A block device is much, much more efficient than a NAS when doing block-level operations. These are usually high transaction volume database, streaming and VM applications, all of which require high frequencies of small reads and writes that you'd get writing to a local HDD. If these frequencies are especially high, or you have more than a small number of clients that need this sort of I/O profile, you need a SAN, because a NAS usually won't keep up without a hefty amount of cache RAM to buffer the transaction volume.
As for iSCSI, it's a limited technology because of TCP/IP latency. There are I/O profiles where a 10Gb iSCSI connection will be much, much slower than 2Gb fibre, or channel bonded FCoE. But there are other profiles that suit it quite well, because it's often much faster than SMB/NFS with the right hardware, you're not beholden to any particular filesystem, and you can have real-time, high availability replication if your network infrastructure is designed properly.
As for the author's seemingly key 'fact' about SANs being inherently more reliable: this isn't true. They're inherently more corruptible from client failure than NAS because the client can disconnect mid-transaction, without indicating to the SAN that things have been left in an unfinished state. You can push the responsibility of this to the filesystem, but then that usually precludes using a heterogeneous mix of clients.
The article waffles around the subject and fails to point out the one fundamental distinguishing feature between SAN and NAS.
NAS exports a network file system, typically via NFS or CIFS.
SAN exports block devices upon which a standard (local or cluster) file system can be created.
This is the beginning and the end of the distinction between them.
Try working on a proper SAN
"Every SAN I've managed has had issues where it would break it's RAID configuration every 6 months due to the fragility of SAN network communication, requiring extensive rebuilds."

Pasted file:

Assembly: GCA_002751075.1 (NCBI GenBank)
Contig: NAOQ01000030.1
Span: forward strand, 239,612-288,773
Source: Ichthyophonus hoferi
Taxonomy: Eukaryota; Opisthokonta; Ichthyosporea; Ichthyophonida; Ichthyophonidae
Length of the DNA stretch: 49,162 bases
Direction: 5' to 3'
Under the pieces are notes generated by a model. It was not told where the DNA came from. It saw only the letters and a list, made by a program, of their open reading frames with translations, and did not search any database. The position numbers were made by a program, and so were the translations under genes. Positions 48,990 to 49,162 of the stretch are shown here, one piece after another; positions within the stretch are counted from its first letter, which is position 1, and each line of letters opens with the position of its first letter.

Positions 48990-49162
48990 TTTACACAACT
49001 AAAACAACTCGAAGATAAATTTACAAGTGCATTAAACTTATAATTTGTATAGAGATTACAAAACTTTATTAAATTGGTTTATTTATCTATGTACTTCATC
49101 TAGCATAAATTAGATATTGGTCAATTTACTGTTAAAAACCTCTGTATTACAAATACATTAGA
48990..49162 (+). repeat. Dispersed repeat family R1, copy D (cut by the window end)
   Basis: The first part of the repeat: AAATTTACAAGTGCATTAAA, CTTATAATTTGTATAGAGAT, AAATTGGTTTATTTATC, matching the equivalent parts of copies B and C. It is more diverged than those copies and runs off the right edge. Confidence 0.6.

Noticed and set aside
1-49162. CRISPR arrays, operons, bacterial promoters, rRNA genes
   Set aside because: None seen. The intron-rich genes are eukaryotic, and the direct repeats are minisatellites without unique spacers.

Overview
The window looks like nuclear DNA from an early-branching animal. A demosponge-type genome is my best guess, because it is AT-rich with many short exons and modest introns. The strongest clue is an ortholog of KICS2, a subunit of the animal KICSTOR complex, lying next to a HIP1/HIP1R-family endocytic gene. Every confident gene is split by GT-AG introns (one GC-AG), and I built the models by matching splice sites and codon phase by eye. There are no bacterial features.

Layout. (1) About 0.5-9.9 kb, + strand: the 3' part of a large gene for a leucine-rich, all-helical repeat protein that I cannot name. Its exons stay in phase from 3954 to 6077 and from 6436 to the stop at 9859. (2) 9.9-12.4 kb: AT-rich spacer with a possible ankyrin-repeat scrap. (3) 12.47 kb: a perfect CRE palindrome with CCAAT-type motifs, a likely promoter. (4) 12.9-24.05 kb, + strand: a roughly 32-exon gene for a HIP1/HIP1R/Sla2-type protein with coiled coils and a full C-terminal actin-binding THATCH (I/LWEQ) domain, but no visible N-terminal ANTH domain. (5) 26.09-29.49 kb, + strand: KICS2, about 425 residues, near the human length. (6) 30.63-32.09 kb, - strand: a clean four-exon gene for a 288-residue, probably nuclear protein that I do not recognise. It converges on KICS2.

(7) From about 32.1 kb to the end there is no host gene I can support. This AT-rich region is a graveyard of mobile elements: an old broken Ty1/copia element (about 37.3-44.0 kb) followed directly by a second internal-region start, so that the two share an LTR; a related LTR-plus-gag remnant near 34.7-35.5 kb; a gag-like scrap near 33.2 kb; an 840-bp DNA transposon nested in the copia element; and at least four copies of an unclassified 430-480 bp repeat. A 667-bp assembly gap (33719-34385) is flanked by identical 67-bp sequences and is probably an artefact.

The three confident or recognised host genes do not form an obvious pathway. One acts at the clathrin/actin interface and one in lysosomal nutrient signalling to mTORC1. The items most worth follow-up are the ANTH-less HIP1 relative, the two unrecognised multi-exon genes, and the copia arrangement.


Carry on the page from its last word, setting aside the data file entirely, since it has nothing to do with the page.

I'm going to make a guess that you've never worked on a full-scale enterprise SAN environment as the above is twaddle. Whoever was buying, configuring or supporting the kit didn't know what he or she was doing. Anybody who works on large enterprise systems with SANs will know that you need top quality kit, support and fundamentally good design. Do it on the cheap and you'll have a disaster on your hands. However, if you need a rock-solid, highly-peformant high throughput system to support huge databases (10s ot TB) over multiple nodes, then an enterprise FC SAN is what will deliver it. Scale that down, don't include redundant paths, path-balancing software or people who know how to manage the things and you will be in a mess. When you have hundreds of servers all relying on storage from a common set of SAN arrays then they have to be absolutely rock-solid. Quite simply a failure in one of our SAN arrays would stop hundreds of servers dead, either because they rely directly on the array, or on servers that are.
I should also add that NAS is almost equally critical in many data centres. There are many very large apps which rely on NAS just as much as SAN. For instance, put a large Siebel system together with many app servers and the DB will usually be on SAN with other, unstructured data held on on a NAS server. In a large enterprise the NAS has to have similar availability to SAN, although it can't match on throughput or predictable response times.
Also, as somebody has pointed out, the important difference between NAS & SAN is the presentation. NAS presents networked file services, SAN presents devices. Simply with a SAN the file systems are local to the servers, with a NAS the file system is held centrally. Some NAS servers can also offer SAN by presenting devices to servers which are mapped to files on the NAS box, which is convenient for consolidation, but doesn't provide for particularly high throughput.